The title of this piece is based on the names of two of Charles Fort's books, Lo! and New Lands. Charles Fort was a very remarkable person, and had a brilliant wit as demonstrated by the following quote from Damon Knight's introduction to the Dover Edition of The Complete Works of Charles Fort: "In 1931, when Tiffany Thayer and Aaron Sussman founded the Fortean Society, Fort had to be tricked by mendacious telegrams into attending the celebratory banquet. He said he would not join the organization himself, 'any more than I'd be an Elk.'"

Cite: Palmer, S.B. (2005). "Lo! New Words", in: What Planet is This?
Archival URI: http://inamidst.com/notes/newwords


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I wonder if Florio is saying that "frittfritt" (which looks extremely weird for Italian) is just repetitive bibble-babble, like "cricket-a-wicket" or "jigajoggy", and that none of them have any real meaning. Is there any real evidence that "to play cricket-a-wicket" (under "fare" in folio 180, URL has 195) actually refers to cricket?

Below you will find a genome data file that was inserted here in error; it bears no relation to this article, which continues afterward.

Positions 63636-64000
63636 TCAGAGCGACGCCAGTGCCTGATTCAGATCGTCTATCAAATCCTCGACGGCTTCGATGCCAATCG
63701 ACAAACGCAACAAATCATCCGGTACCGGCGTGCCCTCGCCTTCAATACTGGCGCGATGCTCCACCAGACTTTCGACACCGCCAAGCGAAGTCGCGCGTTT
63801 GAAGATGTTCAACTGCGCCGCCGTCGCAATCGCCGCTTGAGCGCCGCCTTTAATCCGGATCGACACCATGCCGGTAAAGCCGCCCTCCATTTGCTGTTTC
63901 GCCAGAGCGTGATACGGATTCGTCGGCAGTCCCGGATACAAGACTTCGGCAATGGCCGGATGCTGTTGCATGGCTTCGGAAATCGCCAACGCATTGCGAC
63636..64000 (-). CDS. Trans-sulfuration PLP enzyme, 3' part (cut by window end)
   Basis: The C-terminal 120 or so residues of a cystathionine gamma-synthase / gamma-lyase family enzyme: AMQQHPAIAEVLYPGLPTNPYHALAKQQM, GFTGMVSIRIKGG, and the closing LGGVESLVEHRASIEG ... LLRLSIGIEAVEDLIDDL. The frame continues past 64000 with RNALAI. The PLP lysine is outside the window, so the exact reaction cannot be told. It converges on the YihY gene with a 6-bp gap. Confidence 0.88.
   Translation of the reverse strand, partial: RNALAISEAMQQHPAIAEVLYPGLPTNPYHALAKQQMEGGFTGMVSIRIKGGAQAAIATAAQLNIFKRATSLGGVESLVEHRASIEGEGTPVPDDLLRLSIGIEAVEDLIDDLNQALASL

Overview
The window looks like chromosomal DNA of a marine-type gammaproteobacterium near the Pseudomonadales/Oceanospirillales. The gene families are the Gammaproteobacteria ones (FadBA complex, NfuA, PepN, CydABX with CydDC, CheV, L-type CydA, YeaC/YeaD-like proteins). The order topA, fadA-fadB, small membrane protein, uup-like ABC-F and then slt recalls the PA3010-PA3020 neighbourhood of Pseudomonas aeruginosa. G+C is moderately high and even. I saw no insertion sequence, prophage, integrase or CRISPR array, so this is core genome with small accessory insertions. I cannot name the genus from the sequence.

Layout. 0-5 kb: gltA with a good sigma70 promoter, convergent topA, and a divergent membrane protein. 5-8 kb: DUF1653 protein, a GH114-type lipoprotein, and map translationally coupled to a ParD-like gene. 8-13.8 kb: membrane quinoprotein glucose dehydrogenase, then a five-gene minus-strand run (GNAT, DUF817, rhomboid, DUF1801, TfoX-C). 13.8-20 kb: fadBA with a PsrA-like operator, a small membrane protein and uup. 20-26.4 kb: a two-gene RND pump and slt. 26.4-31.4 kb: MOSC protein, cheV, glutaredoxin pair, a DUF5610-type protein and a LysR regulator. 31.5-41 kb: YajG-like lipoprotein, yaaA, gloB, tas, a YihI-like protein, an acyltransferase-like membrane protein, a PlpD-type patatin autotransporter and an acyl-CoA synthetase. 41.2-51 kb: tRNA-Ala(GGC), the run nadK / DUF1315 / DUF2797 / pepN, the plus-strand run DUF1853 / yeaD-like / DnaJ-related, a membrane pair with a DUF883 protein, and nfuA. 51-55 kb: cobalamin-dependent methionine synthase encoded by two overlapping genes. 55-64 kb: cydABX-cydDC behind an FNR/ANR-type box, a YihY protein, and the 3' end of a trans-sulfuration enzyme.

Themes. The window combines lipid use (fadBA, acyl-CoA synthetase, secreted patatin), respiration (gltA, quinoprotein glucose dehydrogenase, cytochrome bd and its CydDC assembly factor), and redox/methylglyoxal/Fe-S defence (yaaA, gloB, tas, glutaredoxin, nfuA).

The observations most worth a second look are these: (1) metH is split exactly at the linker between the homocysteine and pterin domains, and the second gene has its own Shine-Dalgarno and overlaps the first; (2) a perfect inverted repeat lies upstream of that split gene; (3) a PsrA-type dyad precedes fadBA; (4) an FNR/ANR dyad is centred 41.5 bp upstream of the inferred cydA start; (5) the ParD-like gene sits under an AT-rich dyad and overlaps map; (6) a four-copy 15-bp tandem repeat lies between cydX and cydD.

In any case, you are pointing to the wrong folio for 1598; the URL should contain 162 rather than 163.

You've gotten the story of "thatchworm" slightly wrong: Steg *thought* I was talking about his email address, but actually I was talking about his *name*: Stegosaurus Belsky. (His real name is Steven, I believe.)

John Cowan, Fri Aug 19 16:11:58 2005

I should perhaps mention that Bill Bryson's books on language average about one error of fact per page. I would give mine away, but I hate to pollute any future readers' minds.

John Cowan, Wed Aug 31 17:21:12 2005